Oh dear. Where to start with this one? I was on holiday, saw this on the Borders clearance pile and lugged it back home. It was lucky I didn’t need to pay excess baggage otherwise I’d be really annoyed. This was the time the movie Dear John was released, I simply assumed that that was the reason it was on sale.
The real reason? This book is a stinker. Boring and preachy.
We are told John is a wayward teen who straightens himself by joining the army (we don’t get to hear much about his rebellious teenage years). Coming home on leave, he rescues Savannah’s bag and they fall in love. Savannah is a good college girl – she goes to church, doesn’t drink, doesn’t swear (even asks others not to swear) and is quite chaste. There’s nothing wrong with that, but Savannah comes across as preachy, something that no real girl could compare to. Maybe that’s because this story is told through John’s lovesick eyes? Anyway, John has to rejoin his unit, so the lovebirds are parted. 9/11 happens (rates about two sentences) and John stays in the army. Then he gets his own ‘Dear John’ letter. He can’t stop thinking about Savannah and eventually goes to find her, with gooey consequences. There’s also a distant father-son relationship thrown in here.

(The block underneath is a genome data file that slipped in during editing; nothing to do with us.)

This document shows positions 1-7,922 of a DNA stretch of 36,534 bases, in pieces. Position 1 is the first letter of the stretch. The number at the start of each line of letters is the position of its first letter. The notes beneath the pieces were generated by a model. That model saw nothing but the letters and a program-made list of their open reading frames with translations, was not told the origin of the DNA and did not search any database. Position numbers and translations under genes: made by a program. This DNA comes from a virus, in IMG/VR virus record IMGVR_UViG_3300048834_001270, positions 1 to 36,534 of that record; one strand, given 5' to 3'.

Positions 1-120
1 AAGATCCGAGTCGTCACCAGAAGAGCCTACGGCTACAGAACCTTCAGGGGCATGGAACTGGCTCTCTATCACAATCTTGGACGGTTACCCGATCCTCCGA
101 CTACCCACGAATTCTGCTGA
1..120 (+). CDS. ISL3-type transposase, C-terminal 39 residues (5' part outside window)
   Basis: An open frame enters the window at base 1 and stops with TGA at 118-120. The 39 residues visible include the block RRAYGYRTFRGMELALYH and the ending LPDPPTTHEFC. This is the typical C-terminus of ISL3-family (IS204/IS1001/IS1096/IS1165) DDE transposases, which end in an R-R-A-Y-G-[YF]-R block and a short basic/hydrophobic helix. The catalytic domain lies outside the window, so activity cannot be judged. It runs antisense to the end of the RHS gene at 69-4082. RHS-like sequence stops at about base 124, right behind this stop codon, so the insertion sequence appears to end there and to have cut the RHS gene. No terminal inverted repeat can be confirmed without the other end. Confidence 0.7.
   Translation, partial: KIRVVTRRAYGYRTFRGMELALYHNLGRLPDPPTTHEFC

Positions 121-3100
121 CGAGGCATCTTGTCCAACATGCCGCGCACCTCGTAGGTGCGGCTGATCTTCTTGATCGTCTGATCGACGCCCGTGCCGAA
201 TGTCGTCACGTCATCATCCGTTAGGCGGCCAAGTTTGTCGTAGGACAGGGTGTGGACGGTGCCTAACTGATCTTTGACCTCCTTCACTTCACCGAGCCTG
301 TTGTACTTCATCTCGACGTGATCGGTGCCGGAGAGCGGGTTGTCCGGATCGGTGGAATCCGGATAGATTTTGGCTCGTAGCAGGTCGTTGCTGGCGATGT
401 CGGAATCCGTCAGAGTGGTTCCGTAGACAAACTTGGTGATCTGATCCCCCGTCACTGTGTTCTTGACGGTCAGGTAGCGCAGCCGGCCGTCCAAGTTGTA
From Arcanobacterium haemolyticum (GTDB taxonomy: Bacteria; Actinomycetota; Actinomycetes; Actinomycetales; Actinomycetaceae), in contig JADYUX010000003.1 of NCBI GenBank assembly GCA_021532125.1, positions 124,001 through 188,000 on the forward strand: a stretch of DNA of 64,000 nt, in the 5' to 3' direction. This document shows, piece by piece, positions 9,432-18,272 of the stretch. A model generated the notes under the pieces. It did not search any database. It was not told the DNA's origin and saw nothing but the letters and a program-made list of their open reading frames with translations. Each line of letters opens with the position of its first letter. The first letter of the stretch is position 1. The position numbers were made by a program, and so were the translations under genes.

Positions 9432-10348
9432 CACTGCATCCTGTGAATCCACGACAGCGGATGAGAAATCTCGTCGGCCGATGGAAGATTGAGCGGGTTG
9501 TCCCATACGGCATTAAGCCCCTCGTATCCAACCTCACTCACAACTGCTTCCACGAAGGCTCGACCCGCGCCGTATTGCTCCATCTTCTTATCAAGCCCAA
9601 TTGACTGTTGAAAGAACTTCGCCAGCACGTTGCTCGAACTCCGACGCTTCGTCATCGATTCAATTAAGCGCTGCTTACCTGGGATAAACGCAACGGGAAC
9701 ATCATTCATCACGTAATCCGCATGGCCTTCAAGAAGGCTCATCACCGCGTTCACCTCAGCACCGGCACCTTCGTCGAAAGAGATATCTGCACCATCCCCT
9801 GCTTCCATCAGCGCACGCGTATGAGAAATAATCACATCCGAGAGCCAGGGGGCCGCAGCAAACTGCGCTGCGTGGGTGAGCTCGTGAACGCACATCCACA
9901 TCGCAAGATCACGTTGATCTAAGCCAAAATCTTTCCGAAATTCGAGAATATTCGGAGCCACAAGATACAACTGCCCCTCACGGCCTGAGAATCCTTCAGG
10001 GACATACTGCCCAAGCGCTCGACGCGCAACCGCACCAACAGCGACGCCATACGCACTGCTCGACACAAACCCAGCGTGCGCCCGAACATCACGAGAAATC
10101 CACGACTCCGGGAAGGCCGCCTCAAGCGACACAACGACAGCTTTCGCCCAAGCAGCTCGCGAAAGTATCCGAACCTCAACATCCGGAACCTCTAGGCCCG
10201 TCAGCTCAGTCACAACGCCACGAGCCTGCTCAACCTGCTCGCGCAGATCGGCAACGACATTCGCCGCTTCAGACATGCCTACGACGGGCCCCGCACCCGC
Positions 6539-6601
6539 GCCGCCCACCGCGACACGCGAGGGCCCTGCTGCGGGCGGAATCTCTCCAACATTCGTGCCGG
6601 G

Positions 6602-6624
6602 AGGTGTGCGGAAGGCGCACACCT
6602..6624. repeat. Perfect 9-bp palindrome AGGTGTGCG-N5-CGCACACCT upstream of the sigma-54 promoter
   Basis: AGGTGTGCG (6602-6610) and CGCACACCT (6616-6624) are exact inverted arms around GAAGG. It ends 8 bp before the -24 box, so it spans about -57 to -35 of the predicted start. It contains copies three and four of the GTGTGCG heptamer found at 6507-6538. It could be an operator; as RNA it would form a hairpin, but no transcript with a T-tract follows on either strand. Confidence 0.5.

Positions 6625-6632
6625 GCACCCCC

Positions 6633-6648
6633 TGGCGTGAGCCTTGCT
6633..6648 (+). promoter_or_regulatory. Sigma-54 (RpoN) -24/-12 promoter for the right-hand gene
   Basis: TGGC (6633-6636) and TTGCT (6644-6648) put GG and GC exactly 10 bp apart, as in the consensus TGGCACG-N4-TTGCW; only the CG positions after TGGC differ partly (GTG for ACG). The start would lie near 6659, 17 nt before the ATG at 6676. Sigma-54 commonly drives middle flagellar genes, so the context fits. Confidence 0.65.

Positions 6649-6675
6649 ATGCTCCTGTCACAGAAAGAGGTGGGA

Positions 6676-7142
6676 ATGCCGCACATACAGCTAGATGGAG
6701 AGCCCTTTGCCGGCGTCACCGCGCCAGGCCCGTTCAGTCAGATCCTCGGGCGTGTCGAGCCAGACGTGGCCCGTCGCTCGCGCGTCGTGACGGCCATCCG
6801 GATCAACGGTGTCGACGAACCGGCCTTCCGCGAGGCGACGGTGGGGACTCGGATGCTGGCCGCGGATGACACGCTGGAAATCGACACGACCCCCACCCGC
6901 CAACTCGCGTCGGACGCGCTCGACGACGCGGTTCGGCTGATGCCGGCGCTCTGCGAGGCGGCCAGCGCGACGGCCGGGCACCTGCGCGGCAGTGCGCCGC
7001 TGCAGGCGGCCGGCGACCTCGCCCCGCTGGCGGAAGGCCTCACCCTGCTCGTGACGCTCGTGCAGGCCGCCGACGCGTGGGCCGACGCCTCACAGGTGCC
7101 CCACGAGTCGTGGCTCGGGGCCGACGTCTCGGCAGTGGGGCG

This book was really clichéd to me. It has all the ingredients for a sugary chick flick, but I found it contrived. I’m sorry that John spent all that time pining for Savannah and that his relationship with his father only improved in his later years, but he needed to move on.
The best thing about this book? You can read it really quickly.
I haven’t read The Notebook but I don’t think I will.
Read it if: you need a sugary book that you can see the ending from a mile off.
3 out of 10.